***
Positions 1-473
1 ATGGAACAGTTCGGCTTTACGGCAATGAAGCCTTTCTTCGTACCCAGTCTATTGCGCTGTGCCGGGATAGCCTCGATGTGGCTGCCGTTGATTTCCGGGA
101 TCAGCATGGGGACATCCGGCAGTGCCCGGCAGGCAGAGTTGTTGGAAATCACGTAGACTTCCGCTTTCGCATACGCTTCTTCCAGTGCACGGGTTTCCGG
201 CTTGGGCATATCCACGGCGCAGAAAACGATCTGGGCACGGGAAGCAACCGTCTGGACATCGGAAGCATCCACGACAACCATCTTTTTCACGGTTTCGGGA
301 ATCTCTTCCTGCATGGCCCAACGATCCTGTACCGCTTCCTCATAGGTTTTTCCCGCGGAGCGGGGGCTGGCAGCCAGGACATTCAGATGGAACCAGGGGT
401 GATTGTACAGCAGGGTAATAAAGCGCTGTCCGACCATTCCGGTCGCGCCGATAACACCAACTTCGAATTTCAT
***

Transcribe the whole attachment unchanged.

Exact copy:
Positions 1-473
1 ATGGAACAGTTCGGCTTTACGGCAATGAAGCCTTTCTTCGTACCCAGTCTATTGCGCTGTGCCGGGATAGCCTCGATGTGGCTGCCGTTGATTTCCGGGA
101 TCAGCATGGGGACATCCGGCAGTGCCCGGCAGGCAGAGTTGTTGGAAATCACGTAGACTTCCGCTTTCGCATACGCTTCTTCCAGTGCACGGGTTTCCGG
201 CTTGGGCATATCCACGGCGCAGAAAACGATCTGGGCACGGGAAGCAACCGTCTGGACATCGGAAGCATCCACGACAACCATCTTTTTCACGGTTTCGGGA
301 ATCTCTTCCTGCATGGCCCAACGATCCTGTACCGCTTCCTCATAGGTTTTTCCCGCGGAGCGGGGGCTGGCAGCCAGGACATTCAGATGGAACCAGGGGT
401 GATTGTACAGCAGGGTAATAAAGCGCTGTCCGACCATTCCGGTCGCGCCGATAACACCAACTTCGAATTTCAT